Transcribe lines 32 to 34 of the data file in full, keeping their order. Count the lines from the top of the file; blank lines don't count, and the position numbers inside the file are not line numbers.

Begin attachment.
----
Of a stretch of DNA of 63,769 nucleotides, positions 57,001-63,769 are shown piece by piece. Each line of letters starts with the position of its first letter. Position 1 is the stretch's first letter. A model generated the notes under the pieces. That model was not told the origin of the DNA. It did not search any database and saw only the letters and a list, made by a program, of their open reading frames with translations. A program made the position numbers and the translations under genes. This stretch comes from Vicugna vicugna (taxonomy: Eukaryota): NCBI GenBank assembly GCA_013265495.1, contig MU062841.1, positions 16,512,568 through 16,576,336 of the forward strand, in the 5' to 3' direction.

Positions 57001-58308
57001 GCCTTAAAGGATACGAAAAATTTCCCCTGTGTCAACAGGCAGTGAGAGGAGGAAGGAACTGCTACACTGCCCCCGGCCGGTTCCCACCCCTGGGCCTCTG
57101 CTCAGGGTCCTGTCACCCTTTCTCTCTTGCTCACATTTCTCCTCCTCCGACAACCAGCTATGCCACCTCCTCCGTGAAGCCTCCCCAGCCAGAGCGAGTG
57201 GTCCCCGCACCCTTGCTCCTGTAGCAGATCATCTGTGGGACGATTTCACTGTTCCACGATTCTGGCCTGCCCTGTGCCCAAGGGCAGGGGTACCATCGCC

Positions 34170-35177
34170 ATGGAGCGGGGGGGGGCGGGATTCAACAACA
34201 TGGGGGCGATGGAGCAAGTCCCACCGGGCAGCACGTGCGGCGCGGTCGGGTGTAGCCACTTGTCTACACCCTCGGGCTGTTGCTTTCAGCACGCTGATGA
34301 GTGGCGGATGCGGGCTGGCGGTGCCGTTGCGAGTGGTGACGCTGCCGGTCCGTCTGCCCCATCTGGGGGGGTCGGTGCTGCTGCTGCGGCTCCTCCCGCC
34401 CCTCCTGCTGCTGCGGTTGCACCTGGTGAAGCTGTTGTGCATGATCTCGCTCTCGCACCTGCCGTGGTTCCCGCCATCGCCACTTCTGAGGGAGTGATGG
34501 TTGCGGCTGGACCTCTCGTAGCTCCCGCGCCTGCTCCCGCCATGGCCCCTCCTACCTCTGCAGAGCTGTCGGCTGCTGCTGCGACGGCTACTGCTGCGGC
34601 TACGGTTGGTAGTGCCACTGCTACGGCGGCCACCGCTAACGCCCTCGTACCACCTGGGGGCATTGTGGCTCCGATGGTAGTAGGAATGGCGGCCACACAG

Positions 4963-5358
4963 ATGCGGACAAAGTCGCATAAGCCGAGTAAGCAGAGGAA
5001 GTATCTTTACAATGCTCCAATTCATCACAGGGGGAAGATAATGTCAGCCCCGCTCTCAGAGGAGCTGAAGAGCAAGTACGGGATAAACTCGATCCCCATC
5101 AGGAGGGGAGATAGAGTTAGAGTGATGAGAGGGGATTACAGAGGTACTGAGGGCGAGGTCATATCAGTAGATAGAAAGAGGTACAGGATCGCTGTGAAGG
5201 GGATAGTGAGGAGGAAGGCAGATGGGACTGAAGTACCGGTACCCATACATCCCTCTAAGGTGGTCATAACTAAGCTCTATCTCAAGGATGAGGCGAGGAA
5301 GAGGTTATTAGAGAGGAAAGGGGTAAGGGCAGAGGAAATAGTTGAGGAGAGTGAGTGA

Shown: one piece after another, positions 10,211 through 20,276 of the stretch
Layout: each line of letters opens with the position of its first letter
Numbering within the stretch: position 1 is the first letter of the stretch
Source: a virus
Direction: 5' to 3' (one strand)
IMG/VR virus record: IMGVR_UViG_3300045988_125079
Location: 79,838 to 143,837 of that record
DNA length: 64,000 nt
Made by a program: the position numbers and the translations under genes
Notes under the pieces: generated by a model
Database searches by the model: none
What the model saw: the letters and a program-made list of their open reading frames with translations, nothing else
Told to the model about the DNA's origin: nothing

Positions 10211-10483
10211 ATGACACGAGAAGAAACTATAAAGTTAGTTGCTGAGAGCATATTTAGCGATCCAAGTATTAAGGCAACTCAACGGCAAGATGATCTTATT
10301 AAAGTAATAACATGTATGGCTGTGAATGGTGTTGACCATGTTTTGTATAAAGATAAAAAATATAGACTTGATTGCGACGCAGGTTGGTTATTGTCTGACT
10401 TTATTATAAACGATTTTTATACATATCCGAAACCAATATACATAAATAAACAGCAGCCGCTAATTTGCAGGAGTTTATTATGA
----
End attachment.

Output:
Positions 10211-10483
10211 ATGACACGAGAAGAAACTATAAAGTTAGTTGCTGAGAGCATATTTAGCGATCCAAGTATTAAGGCAACTCAACGGCAAGATGATCTTATT
10301 AAAGTAATAACATGTATGGCTGTGAATGGTGTTGACCATGTTTTGTATAAAGATAAAAAATATAGACTTGATTGCGACGCAGGTTGGTTATTGTCTGACT